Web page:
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Kitzbuehel: Guay steps up for Canadians with fifth-place showing


Kitzbuehel: Guay steps up for Canadians with fifth-place showing{mosimage}KITZBUEHEL, Austria – Erik Guay of Canada led for a while and finished fifth in his first race at Kitzbuehel, extending a tradition of dramatic Canadian performances at the world’s gnarliest downhill. The three other Canucks in the race – John Kucera, Francois Bourque and Manuel Osborne-Paradis – placed 39th, 40th and 42nd.

‘I saw both Frankie and Manny’ said Guay. ‘They came so close to crashing. I think it was a bad thing that I watch TV before I came out. Seeing those two guys almost crash, I thought, ugh, how gnarly is it going to be.’

Osborne skied up onto the net at the bottom of the Steilhang section. It was similar to the problem his fellow Canadian Brian Stemmle had in 1989, nearly dying after getting caught up in the netting. Stemmle eventually won a lawsuit against the Hahnenkamm organizers.

‘It wasn’t for money, or anything else’ he said this week in an interview. ‘It was for me to ensure the safety of a young Austrian athlete or a Canadian athlete. … I wanted to make the point that it needed to be as safe as possible regardless of the cost. I didn’t want to see another guy go through that pain.’

The Steilhang is one of the most difficult turns on the World Cup circuit. ‘The older guys, the stronger guys, can pull through those bumps’ said Osborne. ‘I just hit a bump and it threw me further down. It keeps basketballing and I just let it go down too far. The only thing I could do was ride the net.’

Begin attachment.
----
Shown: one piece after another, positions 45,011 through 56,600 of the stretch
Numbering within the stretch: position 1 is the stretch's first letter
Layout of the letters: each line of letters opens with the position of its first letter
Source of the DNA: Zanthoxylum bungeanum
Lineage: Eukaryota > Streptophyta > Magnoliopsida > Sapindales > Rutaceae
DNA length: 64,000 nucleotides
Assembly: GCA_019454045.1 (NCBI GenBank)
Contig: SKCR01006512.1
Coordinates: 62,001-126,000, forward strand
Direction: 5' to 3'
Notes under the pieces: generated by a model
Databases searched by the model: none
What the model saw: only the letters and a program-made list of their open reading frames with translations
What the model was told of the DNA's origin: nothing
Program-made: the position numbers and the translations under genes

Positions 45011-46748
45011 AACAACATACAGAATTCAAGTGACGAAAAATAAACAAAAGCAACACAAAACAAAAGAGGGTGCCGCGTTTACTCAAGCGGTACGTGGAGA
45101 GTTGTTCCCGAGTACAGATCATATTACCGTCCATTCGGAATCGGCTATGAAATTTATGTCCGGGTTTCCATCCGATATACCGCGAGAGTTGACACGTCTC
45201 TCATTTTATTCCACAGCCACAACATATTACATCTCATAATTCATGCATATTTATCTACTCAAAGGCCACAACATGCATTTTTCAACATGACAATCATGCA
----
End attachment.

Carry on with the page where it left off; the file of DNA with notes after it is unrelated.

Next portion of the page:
Guay was fine through there. He said it felt much wilder than it had ever looked on TV. According to the splits, he nailed the bottom in particular, but it didn’t feel good.

‘You’re going down, you can’t see much because your head’s bobbing’ he said. ‘You just try to pick a point farther on and arc across the hill toward it. You can’t see the gates. It’s really bumpy in there.’

The only time on the traverse that Guay could actually see where he was going was when the terrain and waves bounced him into the air. ‘You keep your arms forward and try to stay solid’ he said.

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